Inflammation is a big buzz word but is it all bad? Not really and here's why!
There is a lot of negativity around the term Inflammation but did you know not all inflammation is bad? Think of a time you cut yourself and that area felt hot, red, and swollen. That's an acute inflammation where your body is trying to heal itself. This cut is like a fire that needs to be extinguished so your body sends the firefighters (aka white blood cells) to put that fire out and that is a good thing!
The other type of inflammation is chronic, think eczema. You have it, you see it frequently but the dots aren't connected and it's an inflammatory response. This type of inflammation is more like a smoldering fire that can exist throughout the body almost undetected. This is the “bad” form of inflammation that may appear gradually over time and last for months or even years and most people don't even realize it's happening.
It has been shown that unhealthy diets, excessive alcohol consumption, not being physically active, stress, and carrying excess weight all contribute to chronic inflammation. For many diabetes, and insulin resistance go hand in hand with chronic inflammation. Nutritional therapy can help to extinguish these slow-smoldering fires with diet and lifestyle choices that support reducing insulin resistance.
Medications that reduce inflammation in the body, are a band-aid. It is possible to reduce joint pain, and brain fog, have clearer skin, improve insulin sensitivity and boost your metabolism by addressing the root causes and supporting those foundational areas.
“For chronic low-grade inflammation not caused by a defined illness, lifestyle changes are the mainstay of both prevention and treatment,” says Harvard Health. An anti-inflammatory diet can help improve insulin sensitivity and prevent 60 percent of chronic diseases.
Eat a nutrient-dense diet loaded with vegetables, lean proteins, nuts, seeds, healthy fats, and fruit.
You most likely get enough Omega 6’s in your diet, but what about Omega-3? These fats can help to reduce pain and clear up inflammation and are found in salmon, trout, mackerel, soy, walnuts, and flax
High fiber foods (whole grains, vegetables, fruits, legumes) encourage friendly gut microbes to help reduce inflammation. Those gut bugs love fiber!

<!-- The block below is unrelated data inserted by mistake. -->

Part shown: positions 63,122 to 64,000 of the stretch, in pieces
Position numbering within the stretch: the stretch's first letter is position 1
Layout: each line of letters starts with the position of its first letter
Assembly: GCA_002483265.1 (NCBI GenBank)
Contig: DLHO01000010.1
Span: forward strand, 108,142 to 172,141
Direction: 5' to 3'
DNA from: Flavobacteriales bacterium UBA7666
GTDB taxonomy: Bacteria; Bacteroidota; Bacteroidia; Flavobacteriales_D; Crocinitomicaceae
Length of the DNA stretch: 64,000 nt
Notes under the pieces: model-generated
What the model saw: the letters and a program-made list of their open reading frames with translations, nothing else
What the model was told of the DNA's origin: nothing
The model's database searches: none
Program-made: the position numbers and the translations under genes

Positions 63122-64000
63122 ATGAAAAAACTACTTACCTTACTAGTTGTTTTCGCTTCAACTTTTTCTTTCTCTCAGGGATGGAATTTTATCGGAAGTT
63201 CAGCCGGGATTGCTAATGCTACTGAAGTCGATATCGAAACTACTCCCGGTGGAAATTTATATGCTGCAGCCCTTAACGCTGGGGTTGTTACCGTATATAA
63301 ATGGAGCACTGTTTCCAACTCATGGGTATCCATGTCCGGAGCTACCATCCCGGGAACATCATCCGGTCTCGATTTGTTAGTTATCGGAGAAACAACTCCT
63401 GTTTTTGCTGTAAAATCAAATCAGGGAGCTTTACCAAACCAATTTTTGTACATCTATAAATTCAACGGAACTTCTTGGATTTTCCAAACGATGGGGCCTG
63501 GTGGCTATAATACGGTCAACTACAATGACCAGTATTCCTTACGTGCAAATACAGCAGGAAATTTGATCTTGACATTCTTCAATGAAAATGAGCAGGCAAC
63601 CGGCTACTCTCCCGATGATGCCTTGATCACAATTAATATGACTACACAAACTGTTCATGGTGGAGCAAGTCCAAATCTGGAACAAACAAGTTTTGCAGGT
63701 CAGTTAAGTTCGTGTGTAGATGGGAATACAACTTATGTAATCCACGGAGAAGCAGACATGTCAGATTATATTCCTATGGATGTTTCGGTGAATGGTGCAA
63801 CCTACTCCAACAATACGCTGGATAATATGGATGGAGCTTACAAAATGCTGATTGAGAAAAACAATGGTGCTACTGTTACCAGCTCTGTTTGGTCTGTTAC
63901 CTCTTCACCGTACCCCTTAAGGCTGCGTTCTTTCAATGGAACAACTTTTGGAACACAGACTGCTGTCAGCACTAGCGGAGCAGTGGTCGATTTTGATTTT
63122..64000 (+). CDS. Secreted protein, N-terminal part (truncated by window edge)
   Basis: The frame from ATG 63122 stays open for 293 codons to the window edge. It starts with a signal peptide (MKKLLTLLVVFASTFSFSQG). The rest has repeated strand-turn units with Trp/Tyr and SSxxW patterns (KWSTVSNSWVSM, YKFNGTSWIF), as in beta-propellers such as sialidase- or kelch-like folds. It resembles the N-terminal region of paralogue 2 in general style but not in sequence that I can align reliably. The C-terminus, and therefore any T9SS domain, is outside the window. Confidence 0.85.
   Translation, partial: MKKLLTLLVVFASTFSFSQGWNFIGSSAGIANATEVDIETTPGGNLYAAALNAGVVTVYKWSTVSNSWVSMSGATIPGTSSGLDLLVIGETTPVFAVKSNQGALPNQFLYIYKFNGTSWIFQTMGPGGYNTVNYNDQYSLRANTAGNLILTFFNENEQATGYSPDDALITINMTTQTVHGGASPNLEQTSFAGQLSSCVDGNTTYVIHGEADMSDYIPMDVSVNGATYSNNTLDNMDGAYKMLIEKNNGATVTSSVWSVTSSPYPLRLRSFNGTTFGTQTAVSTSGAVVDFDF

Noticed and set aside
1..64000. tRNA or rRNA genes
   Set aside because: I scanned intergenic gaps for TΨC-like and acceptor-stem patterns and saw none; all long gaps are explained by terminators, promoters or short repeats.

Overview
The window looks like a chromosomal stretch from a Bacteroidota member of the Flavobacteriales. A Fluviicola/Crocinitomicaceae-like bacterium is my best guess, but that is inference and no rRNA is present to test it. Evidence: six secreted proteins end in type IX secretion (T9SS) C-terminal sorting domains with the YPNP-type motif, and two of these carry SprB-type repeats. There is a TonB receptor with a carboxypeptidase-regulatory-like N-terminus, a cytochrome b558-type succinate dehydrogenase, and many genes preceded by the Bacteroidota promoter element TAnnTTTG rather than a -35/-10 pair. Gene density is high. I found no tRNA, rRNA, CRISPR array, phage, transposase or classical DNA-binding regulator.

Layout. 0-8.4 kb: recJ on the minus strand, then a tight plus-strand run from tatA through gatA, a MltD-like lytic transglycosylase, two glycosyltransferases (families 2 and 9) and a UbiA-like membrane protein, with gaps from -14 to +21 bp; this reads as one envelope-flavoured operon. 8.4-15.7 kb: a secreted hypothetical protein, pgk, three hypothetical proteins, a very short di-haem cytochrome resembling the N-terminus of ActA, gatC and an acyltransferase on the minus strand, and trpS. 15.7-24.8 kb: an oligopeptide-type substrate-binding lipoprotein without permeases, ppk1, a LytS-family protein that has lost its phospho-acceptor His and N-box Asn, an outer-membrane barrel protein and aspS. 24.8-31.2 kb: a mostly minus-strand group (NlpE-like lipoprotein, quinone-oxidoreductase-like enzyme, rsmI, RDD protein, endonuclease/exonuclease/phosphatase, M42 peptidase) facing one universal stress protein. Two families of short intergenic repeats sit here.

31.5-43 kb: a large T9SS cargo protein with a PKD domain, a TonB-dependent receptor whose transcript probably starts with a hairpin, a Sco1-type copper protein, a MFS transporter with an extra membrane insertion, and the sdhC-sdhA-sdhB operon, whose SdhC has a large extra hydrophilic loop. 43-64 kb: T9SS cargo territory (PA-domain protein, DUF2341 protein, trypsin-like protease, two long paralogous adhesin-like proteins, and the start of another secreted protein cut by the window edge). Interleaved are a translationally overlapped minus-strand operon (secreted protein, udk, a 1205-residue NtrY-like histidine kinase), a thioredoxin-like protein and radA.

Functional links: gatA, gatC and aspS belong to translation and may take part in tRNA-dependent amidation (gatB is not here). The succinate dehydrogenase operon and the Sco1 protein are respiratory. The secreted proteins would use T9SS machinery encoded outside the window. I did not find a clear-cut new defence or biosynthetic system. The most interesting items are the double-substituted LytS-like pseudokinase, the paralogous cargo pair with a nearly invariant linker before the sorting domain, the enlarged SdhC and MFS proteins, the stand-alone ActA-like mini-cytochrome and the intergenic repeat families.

Avoid charring foods when cooking at high temperatures.
Limit inflammatory foods such as red and processed meats (lunch meats, hot dogs, hamburgers), fried foods (fries), unhealthy fats (shortening, lard), sugary foods and drinks (sodas, candy, sports drinks), refined carbohydrates (white bread, cookies, pie), and ultra-processed foods (microwaveable dinners, dehydrated soups)
Move more! Regular exercise has been shown to reduce inflammation and insulin resistance. Aim for 5 days per week at 30 minutes per day with movement you enjoy.
Consider weights or resistance bands. A large portion of blood glucose (blood sugar) is stored in our muscle tissue, weights increase muscle mass increasing glucose storage and it helps to burn up what we have in our bodies faster.
Aim to get 7-9 hours of wholesome sleep every night to help your body heal and repair. Disrupted sleep has recently been linked to increased inflammation and atherosclerosis (plaque buildup in the vessels) that contribute to heart disease.
Improve your sleep by maintaining a regular sleep-wake schedule, getting exposure to natural sunlight earlier in the day, avoiding caffeine later in the day, eliminating screens an hour before bedtime, and creating a relaxing bedtime ritual
Quit smoking and limit alcohol
Quitting smoking will reduce inflammation and other health risks associated with it.
Limit your alcohol intake to no more than one or two drinks per day
Manage your stress
Try mindfulness-based stress reduction (MBSR), deep breathing, meditation, yoga, or tai chi to reduce stress. Singing, dancing, self care are also ways to manage stress and lower inflammation.
Call your friends and schedule a night out or a girls trip. New research suggests that feeling socially isolated is linked with higher levels of inflammation, so reach out to family and friends (or make new ones) by joining local support groups or clubs.
Visit Your Doctor or Dentist
Know your cholesterol numbers. High amounts of the “bad” or LDL cholesterol is linked to chronic inflammation.
Consider requesting a blood test to measure levels of CRP (C-reactive protein) which is a marker of inflammation (this test is also used to check your risk of developing heart disease)
If you notice that your gums are bleeding when you brush or floss this may be a sign of gum inflammation (gingivitis), so consider ramping up your oral hygiene and see your dentist
For the skimmers:
Acute inflammation is a necessary part of healing but chronic inflammation needs to be extinguished. The optimal first approach to using nutritional therapy which is entails a whole food approach consisting of colorful fruits and vegetables, nuts, seeds, fish, and protein in your diet while layering in lifestyle upgrades like physical activity, restful sleep, and stress management.
These adjustments can be easily integrated into your day-to-day practices. For support on how to make these changes join my private Facebook group the Low Carb Lifestyle for Diabetes Management and Weight Loss Support. Inside the group I post delicious recipes, and strategies to help you on your journey plus you become part of a likeminded community.
If you’d prefer a more personalized protocol tailored specifically for you, I’d invite you to book a free call to hear more about my 1:1 coaching programs. They all begin with an in-depth look at your health history via a very comprehensive questionnaire (about 300 questions) that paints a picture highlighting root concerns needing support. From there I make recommendations based on your comfort level of change so you can see results fast. A one size fits all approach fits no one.